Students will study the rise of the nation state in Europe, the French Revolution, and the economic and political roots of the modern world. They will examine the origins and consequences of the Industrial Revolution, nineteenth century political reform in Western Europe, and imperialism in Africa, Asia, and South America. They will explain the causes and consequences of the great military and economic events of the past century, including the World Wars, the Great Depression, the Cold War, and the Russian and Chinese Revolutions. Finally, students will study the rise of nationalism and the continuing persistence of political, ethnic, and religious conflict in many parts of the world. Students will explore geographic influences on history, with attention given to political boundaries that developed with the evolution of nations from 1750 to the present and the subsequent human geographic issues that dominate the global community.


Students will study the purpose, principles, and practices of American government as established by the Constitution. Students are expected to understand their rights and responsibilities as citizens and how to exercise these rights and responsibilities in local, state, and national government. Students will learn the structure and processes of the government of the state of Tennessee and various local governments. The reading of primary source documents is a key feature of United States Government and Civics standards. Students will complete the state required U.S. Citizenship test in this class as well.

ECONOMICS and PERSONAL FINANCE (1 credit required)

Personal Finance and Economics

This is a required course at TOPS. It has recently been revised to now included Economics. If students have already completed Personal Finance at TOPS, they must complete this course to fulfill their Economics requirement. The students will learn how individual choices directly influence occupational goals and future earnings potential. Real world topics covered will include income, money management, spending and credit, as well as saving and investing.


Contemporary Issues

This course is designed to increase student interest in contemporary problems and issues. Students will be encouraged to use primary and secondary materials to form opinions and propose solutions to problems. Topics will include media, state, and local issues such as economics and politics, national issues such as governmental policies, and international issues such as trade, military conflict, and environmental concerns.



In this course you will learn about what it means to be healthy as well has how to stay healthy. You will learn about different diseases such as cardiovascular disease. If it is a part of your body and keeps you healthy (or unhealthy), you will learn about it in Wellness. You will have weekly discussion on your opinions on health topics going on in today society, and you will also learn how to eat right for a balanced diet!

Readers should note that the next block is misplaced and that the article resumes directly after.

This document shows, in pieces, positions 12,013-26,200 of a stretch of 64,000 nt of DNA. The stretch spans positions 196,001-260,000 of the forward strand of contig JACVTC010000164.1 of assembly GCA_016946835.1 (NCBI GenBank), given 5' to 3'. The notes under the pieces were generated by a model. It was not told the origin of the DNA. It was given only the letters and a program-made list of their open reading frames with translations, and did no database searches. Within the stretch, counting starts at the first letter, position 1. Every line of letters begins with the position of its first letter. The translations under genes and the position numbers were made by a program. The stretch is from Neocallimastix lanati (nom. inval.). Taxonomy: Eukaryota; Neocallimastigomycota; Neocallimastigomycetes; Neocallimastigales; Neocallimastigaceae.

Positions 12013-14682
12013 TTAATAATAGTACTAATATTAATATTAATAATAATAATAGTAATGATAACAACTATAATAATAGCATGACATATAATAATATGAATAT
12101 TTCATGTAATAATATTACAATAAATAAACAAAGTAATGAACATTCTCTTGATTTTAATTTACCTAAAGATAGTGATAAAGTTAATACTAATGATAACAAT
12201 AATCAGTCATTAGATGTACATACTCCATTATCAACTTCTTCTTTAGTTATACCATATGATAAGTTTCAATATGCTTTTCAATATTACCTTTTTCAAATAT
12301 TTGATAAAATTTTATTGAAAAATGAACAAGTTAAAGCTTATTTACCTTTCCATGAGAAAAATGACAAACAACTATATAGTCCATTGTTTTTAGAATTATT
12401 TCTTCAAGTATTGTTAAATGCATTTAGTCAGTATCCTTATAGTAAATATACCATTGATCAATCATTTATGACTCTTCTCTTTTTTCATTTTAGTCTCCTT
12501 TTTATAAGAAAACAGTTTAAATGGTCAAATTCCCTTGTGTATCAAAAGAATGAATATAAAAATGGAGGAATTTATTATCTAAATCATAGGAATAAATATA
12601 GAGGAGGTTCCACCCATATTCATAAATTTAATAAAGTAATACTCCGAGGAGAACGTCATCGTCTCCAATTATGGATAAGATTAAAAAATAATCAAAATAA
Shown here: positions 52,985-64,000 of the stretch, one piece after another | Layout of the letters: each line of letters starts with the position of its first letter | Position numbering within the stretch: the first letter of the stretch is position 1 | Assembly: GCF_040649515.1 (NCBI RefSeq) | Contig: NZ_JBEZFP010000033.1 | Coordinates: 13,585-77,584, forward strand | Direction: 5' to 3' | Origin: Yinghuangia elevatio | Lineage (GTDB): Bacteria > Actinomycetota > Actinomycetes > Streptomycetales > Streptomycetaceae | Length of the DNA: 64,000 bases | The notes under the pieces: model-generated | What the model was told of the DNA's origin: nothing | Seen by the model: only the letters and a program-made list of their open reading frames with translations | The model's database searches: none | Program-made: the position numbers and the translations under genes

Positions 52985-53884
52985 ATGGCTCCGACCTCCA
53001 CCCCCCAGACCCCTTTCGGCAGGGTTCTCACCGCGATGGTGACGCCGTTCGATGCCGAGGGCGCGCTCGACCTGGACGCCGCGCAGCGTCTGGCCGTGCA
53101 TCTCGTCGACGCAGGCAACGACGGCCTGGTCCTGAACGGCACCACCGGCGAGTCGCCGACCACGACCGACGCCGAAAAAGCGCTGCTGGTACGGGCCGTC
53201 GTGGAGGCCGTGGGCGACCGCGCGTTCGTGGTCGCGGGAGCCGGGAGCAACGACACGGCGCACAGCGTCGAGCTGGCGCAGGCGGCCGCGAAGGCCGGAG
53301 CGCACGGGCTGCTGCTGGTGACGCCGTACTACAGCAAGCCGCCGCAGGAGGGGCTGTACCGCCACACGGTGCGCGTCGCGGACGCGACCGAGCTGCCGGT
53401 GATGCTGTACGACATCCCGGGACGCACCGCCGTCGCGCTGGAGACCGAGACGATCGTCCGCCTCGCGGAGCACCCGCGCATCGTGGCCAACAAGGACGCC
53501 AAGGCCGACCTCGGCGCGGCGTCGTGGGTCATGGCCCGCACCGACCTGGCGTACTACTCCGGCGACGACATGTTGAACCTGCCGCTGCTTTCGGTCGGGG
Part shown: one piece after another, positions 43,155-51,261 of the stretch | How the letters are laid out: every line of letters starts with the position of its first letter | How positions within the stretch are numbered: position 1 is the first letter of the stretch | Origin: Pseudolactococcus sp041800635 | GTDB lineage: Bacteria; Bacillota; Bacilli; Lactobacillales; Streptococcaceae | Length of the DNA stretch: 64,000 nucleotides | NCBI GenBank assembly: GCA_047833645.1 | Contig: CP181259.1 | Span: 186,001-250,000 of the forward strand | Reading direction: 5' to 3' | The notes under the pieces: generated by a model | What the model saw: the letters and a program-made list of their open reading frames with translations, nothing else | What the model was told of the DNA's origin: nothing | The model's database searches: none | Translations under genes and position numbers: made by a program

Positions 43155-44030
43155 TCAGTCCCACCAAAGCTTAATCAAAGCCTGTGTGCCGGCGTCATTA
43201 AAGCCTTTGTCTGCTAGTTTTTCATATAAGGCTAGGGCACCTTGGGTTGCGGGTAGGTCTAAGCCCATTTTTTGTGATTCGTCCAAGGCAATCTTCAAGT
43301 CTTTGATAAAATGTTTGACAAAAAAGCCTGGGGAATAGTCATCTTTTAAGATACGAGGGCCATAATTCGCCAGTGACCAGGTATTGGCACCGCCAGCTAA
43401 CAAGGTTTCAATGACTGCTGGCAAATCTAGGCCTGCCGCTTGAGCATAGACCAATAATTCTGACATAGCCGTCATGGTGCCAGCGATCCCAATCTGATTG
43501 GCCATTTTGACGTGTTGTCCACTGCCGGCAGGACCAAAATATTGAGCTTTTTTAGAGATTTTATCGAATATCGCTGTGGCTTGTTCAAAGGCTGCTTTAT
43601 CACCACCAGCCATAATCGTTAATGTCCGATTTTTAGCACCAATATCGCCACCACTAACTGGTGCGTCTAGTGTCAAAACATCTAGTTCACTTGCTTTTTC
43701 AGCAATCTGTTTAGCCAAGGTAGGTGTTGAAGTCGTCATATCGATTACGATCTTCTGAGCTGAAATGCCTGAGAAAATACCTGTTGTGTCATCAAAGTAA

Physical Education

In this course you will learn about how to work out properly, how to design your own workout, different types of workouts, as well as history of different sports. This class does involve your participation, and will require you to have workout clothes, and a place to work out.


German I and II

German I is an introduction to the basic skills of speaking, reading, writing, and listening. Students become familiar with the sound system for accurate pronunciation. Basic vocabulary and grammar are studied, as well as German culture and geography.

French I and II

French 1 is an introduction to French language and culture. Students will cultivate reading, writing, listening, and speaking skills in French through a variety of activities. Weekly modules will cover a variety of vocabulary topics such as: introducing yourself, good manners in French, talking about sports and hobbies, family and the home, school subjects, describing someone’s physical appearance and personality, etc. Students will learn to build sentences with regular and irregular verbs in the present and near future tenses.

French 2 builds upon the foundation of language learning that students established in French 1. Students will continue to develop their reading, writing, listening, and speaking skills in French. Particular attention will be paid to increasing accuracy in pronunciation, improving comprehension of written and spoken language, and writing cohesive paragraphs in French. Students will learn advanced grammatical structures as well as a variety of verb tenses and moods. Vocabulary topics covered in French 2 include: travel, daily routines, childhood memories, careers, future plans, and art.


Art Appreciation I

My name is Dr. Fine and I designed this course specifically for the TOPS online high school student. If you know anyone at TOPS that has taken this course (even if they were put into it without choosing it themselves) they will tell you how great it is!! You do not have to be an artist or good at drawing to learn a lot in this class...don’t be afraid. The lessons are differentiated in each weeks’ modules which means you get to choose if you want to do a short essay about the module subject or an art project. Many students pick and choose as they go along each week. If you have taken art before, I guarantee this course will stimulate your artistic side. I give lots of feedback each week to each one of my students. The discussion topics are really interesting and we usually have lots of great posts.  Many TOPS students love this class because it is very different from all their other classes, it is a relaxing peaceful place…join us!

Art Appreciation II